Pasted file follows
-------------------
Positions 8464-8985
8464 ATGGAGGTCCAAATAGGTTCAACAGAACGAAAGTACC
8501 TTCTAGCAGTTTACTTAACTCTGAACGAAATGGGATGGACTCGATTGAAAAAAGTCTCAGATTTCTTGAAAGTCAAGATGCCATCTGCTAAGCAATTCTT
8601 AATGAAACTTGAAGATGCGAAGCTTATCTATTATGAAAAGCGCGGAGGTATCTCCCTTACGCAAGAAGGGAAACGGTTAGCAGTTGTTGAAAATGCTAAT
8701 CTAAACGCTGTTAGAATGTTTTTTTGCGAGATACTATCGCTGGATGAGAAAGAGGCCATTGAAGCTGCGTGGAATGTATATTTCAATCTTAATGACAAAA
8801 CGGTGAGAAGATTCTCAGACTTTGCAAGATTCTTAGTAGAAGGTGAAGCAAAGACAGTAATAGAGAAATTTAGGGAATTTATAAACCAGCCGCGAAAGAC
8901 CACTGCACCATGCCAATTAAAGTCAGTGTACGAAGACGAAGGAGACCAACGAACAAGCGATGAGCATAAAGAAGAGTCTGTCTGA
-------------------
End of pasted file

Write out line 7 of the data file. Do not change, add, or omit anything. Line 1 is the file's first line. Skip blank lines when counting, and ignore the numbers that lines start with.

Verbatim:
8901 CACTGCACCATGCCAATTAAAGTCAGTGTACGAAGACGAAGGAGACCAACGAACAAGCGATGAGCATAAAGAAGAGTCTGTCTGA